The results solidify JET's pivotal role in advancing safe, low-carbon, and sustainable fusion energy.

UK Minister for Nuclear and Networks, Andrew Bowie, said, "JET's final fusion experiment is a fitting swansong after all the groundbreaking work that has gone into the project since 1983. We are closer to fusion energy than ever before thanks to the international team of scientists and engineers in Oxfordshire."

"The work doesn't stop here. Our Fusion Futures program has committed £650 million to invest in research and facilities, cementing the UK's position as a global fusion hub."

JET concluded its scientific operations at the end of December 2023.

Professor Sir Ian Chapman, UKAEA CEO, said, "JET has operated as close to powerplant conditions as is possible with today's facilities, and its legacy will be pervasive in all future powerplants. It has a critical role in bringing us closer to a safe and sustainable future."

JET's research findings have critical implications not only for ITER—a fusion research mega-project being built in the south of France—but also for the UK's STEP prototype powerplant, Europe's demonstration powerplant, DEMO, and other global fusion projects, pursuing a future of safe, low-carbon, and sustainable energy.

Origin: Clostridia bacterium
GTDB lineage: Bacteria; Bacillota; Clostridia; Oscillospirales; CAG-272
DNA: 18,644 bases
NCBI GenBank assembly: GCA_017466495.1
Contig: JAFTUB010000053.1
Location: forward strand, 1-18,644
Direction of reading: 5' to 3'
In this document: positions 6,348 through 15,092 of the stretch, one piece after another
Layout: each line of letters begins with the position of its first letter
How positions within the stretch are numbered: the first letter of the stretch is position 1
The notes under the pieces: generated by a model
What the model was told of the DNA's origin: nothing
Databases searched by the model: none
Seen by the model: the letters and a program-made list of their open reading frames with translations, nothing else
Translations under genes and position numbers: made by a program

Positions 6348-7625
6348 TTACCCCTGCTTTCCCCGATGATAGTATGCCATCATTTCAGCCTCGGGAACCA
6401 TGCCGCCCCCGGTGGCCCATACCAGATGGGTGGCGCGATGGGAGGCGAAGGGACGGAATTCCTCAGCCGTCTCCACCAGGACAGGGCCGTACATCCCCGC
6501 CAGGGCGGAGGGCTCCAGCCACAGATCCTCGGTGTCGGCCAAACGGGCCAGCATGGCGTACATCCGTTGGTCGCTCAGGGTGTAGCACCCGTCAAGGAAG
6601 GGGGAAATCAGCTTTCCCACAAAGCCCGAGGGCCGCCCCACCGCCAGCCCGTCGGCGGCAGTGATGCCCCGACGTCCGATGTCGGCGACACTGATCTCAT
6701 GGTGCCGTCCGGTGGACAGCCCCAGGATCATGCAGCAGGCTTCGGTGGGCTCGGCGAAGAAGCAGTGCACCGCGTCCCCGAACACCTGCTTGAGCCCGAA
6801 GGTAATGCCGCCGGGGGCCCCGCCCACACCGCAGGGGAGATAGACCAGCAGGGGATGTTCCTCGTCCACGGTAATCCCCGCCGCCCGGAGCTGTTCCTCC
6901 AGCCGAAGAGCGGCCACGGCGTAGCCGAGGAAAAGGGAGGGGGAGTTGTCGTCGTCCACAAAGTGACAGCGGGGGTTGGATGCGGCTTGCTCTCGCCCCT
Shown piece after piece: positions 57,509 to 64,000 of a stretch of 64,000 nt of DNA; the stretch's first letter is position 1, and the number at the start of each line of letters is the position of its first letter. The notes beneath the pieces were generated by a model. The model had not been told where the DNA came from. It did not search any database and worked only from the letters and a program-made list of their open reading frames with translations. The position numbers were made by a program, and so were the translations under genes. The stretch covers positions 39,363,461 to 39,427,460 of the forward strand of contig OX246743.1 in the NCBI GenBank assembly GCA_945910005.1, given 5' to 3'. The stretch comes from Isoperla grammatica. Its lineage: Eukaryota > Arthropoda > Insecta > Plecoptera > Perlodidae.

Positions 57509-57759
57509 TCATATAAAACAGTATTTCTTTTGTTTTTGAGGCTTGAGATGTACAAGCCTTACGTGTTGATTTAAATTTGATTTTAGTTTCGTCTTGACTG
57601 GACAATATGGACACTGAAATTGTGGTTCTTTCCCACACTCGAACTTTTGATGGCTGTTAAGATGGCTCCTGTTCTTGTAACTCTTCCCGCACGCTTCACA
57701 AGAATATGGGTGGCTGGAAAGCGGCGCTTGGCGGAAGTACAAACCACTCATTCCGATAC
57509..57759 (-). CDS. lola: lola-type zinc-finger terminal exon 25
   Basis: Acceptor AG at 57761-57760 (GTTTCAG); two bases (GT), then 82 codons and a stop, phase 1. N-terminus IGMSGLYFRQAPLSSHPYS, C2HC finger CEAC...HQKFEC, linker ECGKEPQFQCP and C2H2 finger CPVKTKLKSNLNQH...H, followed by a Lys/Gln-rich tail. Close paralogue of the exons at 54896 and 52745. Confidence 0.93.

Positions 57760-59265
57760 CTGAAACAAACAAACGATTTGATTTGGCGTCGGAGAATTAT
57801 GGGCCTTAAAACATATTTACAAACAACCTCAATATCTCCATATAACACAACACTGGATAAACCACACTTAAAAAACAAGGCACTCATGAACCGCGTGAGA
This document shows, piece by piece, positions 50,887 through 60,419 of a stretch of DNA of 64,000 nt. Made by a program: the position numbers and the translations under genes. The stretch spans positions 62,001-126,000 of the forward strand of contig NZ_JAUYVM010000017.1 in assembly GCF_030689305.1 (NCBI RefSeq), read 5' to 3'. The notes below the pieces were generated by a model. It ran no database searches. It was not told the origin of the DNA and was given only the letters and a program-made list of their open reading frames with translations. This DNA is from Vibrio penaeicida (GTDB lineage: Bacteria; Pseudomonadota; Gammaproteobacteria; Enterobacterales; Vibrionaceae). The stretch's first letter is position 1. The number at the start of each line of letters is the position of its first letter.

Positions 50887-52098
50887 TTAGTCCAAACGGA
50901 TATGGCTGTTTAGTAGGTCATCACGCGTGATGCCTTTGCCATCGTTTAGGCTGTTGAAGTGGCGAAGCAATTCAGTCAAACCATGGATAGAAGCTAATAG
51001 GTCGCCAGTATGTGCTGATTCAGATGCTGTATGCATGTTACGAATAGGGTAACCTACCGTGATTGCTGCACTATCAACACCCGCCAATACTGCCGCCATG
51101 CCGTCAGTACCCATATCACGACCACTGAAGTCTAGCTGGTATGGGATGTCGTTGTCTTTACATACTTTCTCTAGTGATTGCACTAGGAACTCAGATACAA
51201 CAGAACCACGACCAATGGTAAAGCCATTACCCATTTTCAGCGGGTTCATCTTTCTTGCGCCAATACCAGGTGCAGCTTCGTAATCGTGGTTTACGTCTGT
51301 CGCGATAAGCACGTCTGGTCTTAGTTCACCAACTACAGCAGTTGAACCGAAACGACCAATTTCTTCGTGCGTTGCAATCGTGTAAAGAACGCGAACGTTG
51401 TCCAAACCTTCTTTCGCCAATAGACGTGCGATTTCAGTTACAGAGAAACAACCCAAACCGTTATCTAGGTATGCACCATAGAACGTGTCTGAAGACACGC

Dr. Pietro Barabaschi, ITER Director-General, said, "Throughout its lifecycle, JET has been remarkably helpful as a precursor to ITER: in the testing of new materials, in the development of innovative new components, and nowhere more than in the generation of scientific data from Deuterium-Tritium fusion."

"The results obtained here will directly and positively impact ITER, validating the way forward and enabling us to progress faster toward our performance goals. On a personal note, it has been for me a great privilege having myself been at JET for a few years. There I had the opportunity to learn from many exceptional people."

JET has been instrumental in advancing fusion energy for over four decades, symbolizing international scientific collaboration, engineering excellence, and the commitment to harness the power of fusion energy—the same reactions that fuel the sun and stars.

JET demonstrated sustained fusion over five seconds at high power and set a world record in 2021. JET's first deuterium-tritium experiments took place in 1997.

As it transitions into the next phase of its life cycle for repurposing and decommissioning, a celebration in late February 2024 will honor its founding vision and the collaborative spirit that has driven its success.

The achievements at JET, from the major scientific milestones to the setting of energy records, underscores the facility's enduring legacy in the evolution of fusion technology.